Back in the days before most people had heard the term coronavirus, SAGE defined vaccine hesitancy as:
“…to delay in acceptance or refusal of vaccination despite availability of vaccination services. Vaccine hesitancy is complex and context specific, varying across time, place and vaccines. It is influenced by factors such as complacency, convenience and confidence.” SAGE, 2015
The good news is that vaccine hesitancy in the UK is falling. The latest ONS survey (covering 23 June to 18 July) show hesitancy in falling in younger age groups:
- Aged 16-17 down from 14 per cent to 11 per cent
- Aged 18-21 down from 9 per cent to 5 per cent
- Aged 22-25 down marginally from 10 per cent to 9 per cent
Overall 96 per cent reported positive sentiment towards coronavirus vaccines, while 4 per cent reported hesitancy, but in the most deprived areas of the UK, hesitancy averaged 8 per cent, while in the most affluent areas it averaged just 2 per cent.
There has been a noticeably persistent anti-vaxxer brigade flying in the face of science. As Greens, we are used to seeing this in another arena, with climate emergency denial in the face of the overwhelming scientific consensus. We also have to recognise that some people don’t accept evolution, believe that the moon landings were faked and are probably looking to glimpse Elvis around the corner.
The fact that anti-vaxxers have been so visible and heavily over-promoted by those who promote a libertarian philosophy (who incidentally now dominate the Conservative Party) mirrors the pattern we saw for decades with the ‘false balance’ between climate scientists and climate ‘sceptics’.
Where we have work to do is evident. The socio-economic difference in attitude has been pointed out above, but we must also consider the less positive findings from a different source, Public Health England (reported in The Lancet). They offer a stark contrast to the ONS findings, recording vaccine hesitancy levels in BAME communities as follows:
- 71.8 per cent for Black or Black British respondents
- 42.3 per cent for Pakistani or Bangledeshi respondents
- (with a much lower) 15.2 per cent for White British or Irish respondents
Reasons for low uptake in minority groups are identified in the Government’s own research as perception of risk, low confidence in the vaccine, distrust, access barriers, inconvenience, socio-demographic context and lack of endorsement. Recommendations to overcome this include multilingual communications, vaccine availability, endorsements from trusted sources and understanding different religious and cultural concerns.
The Green Party has to avoid a situation where we stigmatise those who might feel ethically they have no choice but to avoid the vaccine and engage in respectful conversations whether that is for perceived religious or dietary reasons. The Vegan Society recognises that may be an issue for committed vegans, but in their official response note that: “The definition of veganism recognises that it is not always possible or practicable for vegans to avoid participating in animal use, which is particularly relevant to medical situations…”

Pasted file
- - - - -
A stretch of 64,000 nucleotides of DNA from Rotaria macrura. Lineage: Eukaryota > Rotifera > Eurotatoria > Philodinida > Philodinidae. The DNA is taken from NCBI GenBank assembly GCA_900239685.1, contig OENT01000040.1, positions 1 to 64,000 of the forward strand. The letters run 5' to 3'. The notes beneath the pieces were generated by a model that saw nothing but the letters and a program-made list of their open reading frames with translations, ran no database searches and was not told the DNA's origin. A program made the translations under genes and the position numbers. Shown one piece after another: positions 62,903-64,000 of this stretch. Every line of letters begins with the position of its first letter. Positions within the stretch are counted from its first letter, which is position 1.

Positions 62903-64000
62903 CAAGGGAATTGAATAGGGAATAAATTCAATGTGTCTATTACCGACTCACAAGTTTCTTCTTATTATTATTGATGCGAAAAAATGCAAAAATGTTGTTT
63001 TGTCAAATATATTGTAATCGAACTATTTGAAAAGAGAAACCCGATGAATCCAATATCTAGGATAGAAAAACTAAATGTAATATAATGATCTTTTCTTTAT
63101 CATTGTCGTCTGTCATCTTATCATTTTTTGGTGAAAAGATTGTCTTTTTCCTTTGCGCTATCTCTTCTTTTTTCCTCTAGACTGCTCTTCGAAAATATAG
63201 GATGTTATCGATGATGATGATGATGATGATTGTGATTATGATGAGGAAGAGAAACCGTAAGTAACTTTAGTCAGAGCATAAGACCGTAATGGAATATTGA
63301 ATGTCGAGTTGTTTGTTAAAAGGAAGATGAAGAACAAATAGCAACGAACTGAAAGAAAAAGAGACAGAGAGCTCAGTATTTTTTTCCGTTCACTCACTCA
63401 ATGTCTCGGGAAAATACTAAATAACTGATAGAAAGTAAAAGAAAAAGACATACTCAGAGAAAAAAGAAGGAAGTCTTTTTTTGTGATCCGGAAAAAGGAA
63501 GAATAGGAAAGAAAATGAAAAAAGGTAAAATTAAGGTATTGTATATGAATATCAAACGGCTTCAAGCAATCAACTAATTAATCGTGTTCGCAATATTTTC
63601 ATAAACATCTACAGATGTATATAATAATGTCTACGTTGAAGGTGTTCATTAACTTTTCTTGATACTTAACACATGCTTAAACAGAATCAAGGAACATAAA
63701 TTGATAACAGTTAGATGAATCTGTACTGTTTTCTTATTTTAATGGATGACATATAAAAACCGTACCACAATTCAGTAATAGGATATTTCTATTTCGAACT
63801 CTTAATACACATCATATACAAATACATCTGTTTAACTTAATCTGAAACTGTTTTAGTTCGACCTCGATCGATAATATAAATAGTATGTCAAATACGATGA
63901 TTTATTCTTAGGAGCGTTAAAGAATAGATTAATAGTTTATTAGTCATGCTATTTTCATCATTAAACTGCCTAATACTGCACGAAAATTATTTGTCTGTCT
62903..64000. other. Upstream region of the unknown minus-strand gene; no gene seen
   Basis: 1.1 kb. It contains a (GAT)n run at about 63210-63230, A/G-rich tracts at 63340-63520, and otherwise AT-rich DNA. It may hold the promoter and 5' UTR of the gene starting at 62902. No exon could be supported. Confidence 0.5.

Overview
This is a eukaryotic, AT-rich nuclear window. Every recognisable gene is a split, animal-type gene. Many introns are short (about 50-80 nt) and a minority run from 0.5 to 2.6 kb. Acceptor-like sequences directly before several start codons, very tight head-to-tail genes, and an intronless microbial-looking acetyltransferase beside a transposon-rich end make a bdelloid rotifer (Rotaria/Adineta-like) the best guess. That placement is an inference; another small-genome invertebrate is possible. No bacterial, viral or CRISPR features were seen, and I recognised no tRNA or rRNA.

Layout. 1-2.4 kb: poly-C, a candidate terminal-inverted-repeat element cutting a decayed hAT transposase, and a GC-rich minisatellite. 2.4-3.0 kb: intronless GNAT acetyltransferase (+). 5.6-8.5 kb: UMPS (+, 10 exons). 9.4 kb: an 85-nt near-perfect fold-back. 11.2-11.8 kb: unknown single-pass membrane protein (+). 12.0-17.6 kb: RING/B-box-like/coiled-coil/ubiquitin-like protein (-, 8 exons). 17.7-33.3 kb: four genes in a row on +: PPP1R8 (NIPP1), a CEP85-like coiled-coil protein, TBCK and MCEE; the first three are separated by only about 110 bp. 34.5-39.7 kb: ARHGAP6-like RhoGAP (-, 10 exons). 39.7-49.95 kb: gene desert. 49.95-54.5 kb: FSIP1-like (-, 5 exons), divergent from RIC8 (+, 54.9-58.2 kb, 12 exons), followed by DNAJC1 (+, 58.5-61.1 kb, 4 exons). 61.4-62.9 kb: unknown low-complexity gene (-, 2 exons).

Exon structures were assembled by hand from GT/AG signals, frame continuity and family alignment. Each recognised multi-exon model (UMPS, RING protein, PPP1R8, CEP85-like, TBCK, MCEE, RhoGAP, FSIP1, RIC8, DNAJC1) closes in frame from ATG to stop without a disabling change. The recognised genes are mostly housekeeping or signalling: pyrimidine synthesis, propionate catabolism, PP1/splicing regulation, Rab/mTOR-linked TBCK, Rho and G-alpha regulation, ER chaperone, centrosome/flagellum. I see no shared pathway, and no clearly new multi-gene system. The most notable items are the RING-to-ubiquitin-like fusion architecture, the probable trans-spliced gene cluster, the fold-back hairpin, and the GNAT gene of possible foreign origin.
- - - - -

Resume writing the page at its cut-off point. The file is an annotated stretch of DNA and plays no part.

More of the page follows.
A key finding of the research has been that certain groups are being misled about the vaccines (another parallel with climate reporting, as anyone familiar with the Watts up with that blog will attest), particularly on social media. Facebook has just banned a network of accounts, reportedly based in Russia, for an attempt to smear the Pfizer vaccine. This was the second attempt to attack ‘Western’ vaccines with disinformation, with a previous “Planet of the Apes” smear on the AstraZeneca vaccine.
This pattern of disinformation for political (or commercial) gain is an ongoing challenge for us as Greens, as we try to raise the bar on ethics in politics. It is international in nature and has been weaponised in the Scottish Referendum in 2014, the Brexit Referendum in 2016 and in elections since then. Disinformation can be initiated and permitted by those who hold media power, and right now the safeguards on misinformation and disinformation are woefully inadequate. It costs lives.
In my local paper this week, there are stories, likely mirrored by others around the country, or people who have died as a result of disinformation. Ordinary people, who were discouraged from taking the vaccine as a result of what they had been reading on social media. They are dead now, leaving bereaved relatives, children without a parent and a sense of sadness – how can we be in a position where basic science can be misreported on social media to the extent that people die as a result?
The debate is moving rapidly and we now have to consider and debate our response to proposed vaccine passports and restrictions on the unvaccinated. We can see the disproportionate impact on the socio-economically disadvantaged, minority ethnicities and those who on ethical grounds feel they can’t vaccinate. However, we also remain at risk of a resurgence of a new variant, one that potentially escapes the vaccines in circulation and puts us all back at risk. In a fast-moving debate, the Green Party needs to continue to rely on the scientific recommendations and be guided by them in any policy response.
The climate emergency has taken over from Covid as the headline news in the week I’ve written this article, but all things are linked. To be trusted to deal with the immense challenge the Climate Emergency brings, we are going to need voters to also trust us on health, on education and on a host of other domestic policies. Making policy informed by the best scientific guidance is crucial as we move forward from here in the ongoing Covid pandemic.